Cover image for The note / a Wildrice, Lightworks Pictures and Doone City Pictures production ; produced by Steve Solomos ; teleplay by Paul W. Cooper ; directed by Douglas Barr.
Title:
The note / a Wildrice, Lightworks Pictures and Doone City Pictures production ; produced by Steve Solomos ; teleplay by Paul W. Cooper ; directed by Douglas Barr.
ISBN:
9781435923379
Publication Information:
Culver City, Calif. : Sony Pictures Home Entertainment, [2008]
Physical Description:
1 videodisc (approximately 87 min.) : sound, color ; 4 3/4 in.
General Note:
Title from container.

Based on the novel by Angela Hunt.

Special features: Notes from the novelist: a conversation with Angela Hunt; Playing Peyton, with Genie Francis.
Performers/Actors:
Abstract:
Following a tragic plane crash, newspaper columnist Peyton MacGruder discovers a note that was from one of the passengers onboard. She sets on a quest to find the person for whom it was intended, and discovers the life it will change is her own.
Audience/Reading Level:
Not rated.

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Summary

Summary

Genie Francis stars as Peyton MacGruder, a struggling human interest columnist whose column is waning in just that]human interest. As she struggles to keep her job and please a disgruntled editor an incident happens which puts her work woes into perspective. After finding out about a horrific plane crash near her office that kills all aboard, Peyton unexpectedly happens upon a scrap of paper containing a hastily written but heartfelt message from one of the passengers to his child. Inspired by the power of the words, Peyton pledges to discover the notes intended recipient and deliver it by Christmas. With the support of her co-worker and possible love interest King Danville (Ted McGinley), Peyton takes her readers along for the journey while trying to stay one step ahead of a sensational TV reporter, Truman Harris (Rick Roberts - Man of the Year). Peyton sets out across the country encountering a number of varied and colorful personalities, and in her quest, unexpectedly confronts her own personal demons.


Summary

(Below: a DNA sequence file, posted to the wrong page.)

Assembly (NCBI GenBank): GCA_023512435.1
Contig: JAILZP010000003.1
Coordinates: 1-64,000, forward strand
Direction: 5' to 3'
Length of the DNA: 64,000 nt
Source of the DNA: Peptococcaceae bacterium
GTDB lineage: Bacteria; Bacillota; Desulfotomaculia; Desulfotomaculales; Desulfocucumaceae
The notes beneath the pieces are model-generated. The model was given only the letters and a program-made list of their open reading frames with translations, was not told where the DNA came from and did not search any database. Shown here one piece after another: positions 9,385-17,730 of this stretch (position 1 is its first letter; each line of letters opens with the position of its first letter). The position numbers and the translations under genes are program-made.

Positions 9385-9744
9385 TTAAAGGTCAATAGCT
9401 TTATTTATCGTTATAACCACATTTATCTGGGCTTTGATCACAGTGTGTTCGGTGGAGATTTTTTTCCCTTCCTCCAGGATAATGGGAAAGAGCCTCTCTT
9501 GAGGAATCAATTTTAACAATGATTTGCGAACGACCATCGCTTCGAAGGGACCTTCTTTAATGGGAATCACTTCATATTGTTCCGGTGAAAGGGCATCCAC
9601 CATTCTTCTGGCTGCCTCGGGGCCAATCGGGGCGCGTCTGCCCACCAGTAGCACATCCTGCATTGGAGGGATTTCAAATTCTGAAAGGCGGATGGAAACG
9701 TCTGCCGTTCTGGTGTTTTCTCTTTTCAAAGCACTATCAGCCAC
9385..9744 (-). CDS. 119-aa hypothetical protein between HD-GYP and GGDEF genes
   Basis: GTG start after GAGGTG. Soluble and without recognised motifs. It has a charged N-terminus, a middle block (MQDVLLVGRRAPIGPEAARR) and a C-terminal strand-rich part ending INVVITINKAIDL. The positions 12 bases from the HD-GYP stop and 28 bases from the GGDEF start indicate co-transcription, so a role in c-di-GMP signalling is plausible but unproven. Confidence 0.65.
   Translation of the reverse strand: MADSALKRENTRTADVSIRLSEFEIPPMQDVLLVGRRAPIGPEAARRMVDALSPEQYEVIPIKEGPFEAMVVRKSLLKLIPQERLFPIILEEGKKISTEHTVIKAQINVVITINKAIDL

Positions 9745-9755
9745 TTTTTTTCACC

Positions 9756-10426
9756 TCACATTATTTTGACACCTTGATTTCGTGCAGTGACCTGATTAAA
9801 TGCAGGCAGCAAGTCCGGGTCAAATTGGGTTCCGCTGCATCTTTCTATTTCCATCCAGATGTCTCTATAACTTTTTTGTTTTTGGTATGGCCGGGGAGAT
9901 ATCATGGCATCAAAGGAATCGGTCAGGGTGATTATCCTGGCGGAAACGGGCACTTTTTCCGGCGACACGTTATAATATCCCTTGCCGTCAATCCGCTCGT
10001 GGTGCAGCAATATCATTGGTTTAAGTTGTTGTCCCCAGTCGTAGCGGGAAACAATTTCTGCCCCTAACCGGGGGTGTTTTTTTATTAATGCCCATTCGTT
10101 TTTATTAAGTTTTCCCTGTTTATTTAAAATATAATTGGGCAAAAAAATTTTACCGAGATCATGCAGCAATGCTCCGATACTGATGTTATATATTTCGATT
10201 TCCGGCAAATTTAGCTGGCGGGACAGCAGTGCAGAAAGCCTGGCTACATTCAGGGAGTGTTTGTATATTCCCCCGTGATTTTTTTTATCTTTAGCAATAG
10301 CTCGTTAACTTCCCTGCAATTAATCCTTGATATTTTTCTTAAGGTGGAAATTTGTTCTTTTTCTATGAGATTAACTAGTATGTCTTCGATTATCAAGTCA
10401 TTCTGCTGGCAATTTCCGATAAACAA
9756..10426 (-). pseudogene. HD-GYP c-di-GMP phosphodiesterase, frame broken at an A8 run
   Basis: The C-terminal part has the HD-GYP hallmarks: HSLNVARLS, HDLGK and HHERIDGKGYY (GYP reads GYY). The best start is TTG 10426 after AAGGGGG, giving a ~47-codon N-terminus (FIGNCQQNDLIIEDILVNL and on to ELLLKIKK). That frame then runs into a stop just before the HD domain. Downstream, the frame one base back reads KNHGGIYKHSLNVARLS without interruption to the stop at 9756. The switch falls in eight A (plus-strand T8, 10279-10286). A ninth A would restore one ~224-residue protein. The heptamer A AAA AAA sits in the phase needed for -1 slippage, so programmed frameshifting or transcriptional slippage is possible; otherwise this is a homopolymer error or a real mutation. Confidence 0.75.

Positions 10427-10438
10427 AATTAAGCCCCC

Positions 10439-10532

A struggling human interest columnist finds a simple scrap of paper with a profound message may be the key to saving her column from cancellation in this inspirational, made for television drama starring Genie Francis and Ted McGinley. Peyton MacGruder (Francis) is the "Heart Healer" columnist for the local Middleborough Times newspaper. It's Christmas time, and just as the crew of Flight 848 reports a minor electrical problem, Peyton is summoned to her editor's office for a serious discussion about the future of the "Heart Healer" column. According to the results of a recent reader's survey, the "Heart Healer" column was voted the least interesting item that the paper had to offer, and as a result Peyton is about to get the axe. Just as Peyton's editor warns the writer to improve her standing with readers of hit the pavement, word breaks in the newsroom that Flight 848 has crashed, killing everyone aboard. King Danville, Peyton's friend and colleague at the paper, has lost a dear friend in the crash. Pondering whether or not the passengers realized they were going to die while drowning his sorrows at the local sports bar, King wonders aloud whether they had time to say goodbye to their loved ones, half-jokingly suggesting that Peyton work the concept into her failing column. The following day, Peyton is jogging along the beach when she spies smarmy television reporter Truman Harris interrupting a memorial service for the victims, all the while struggling to find an angle that doesn't seem exploitative. That angle arrives in the form of a note that Peyton finds during another walk along the coast. Sealed inside a small plastic bag half filled with cookie crumbs is a note to "T" from "Dad." Peyton is deeply moved by the heartfelt note, and vows to use the "Heart Healer" column as a means for getting the note to its intended recipient. In order to do so, however, Peyton will be forced to contend with her television counterpart Harris, a tactless reporter whose penchant for sensationalizing a story is only matched by his willingness to resort to underhanded tactics in order to take sole credit for all of Peyton's hard work. And while tracking down "T" proves no easy task, Peyton quickly discovers that her latest story truly resonates with readers upon being informed by her publisher that her "Heart Healers" column has gained a loyal following across the country. ~ Jason Buchanan, Rovi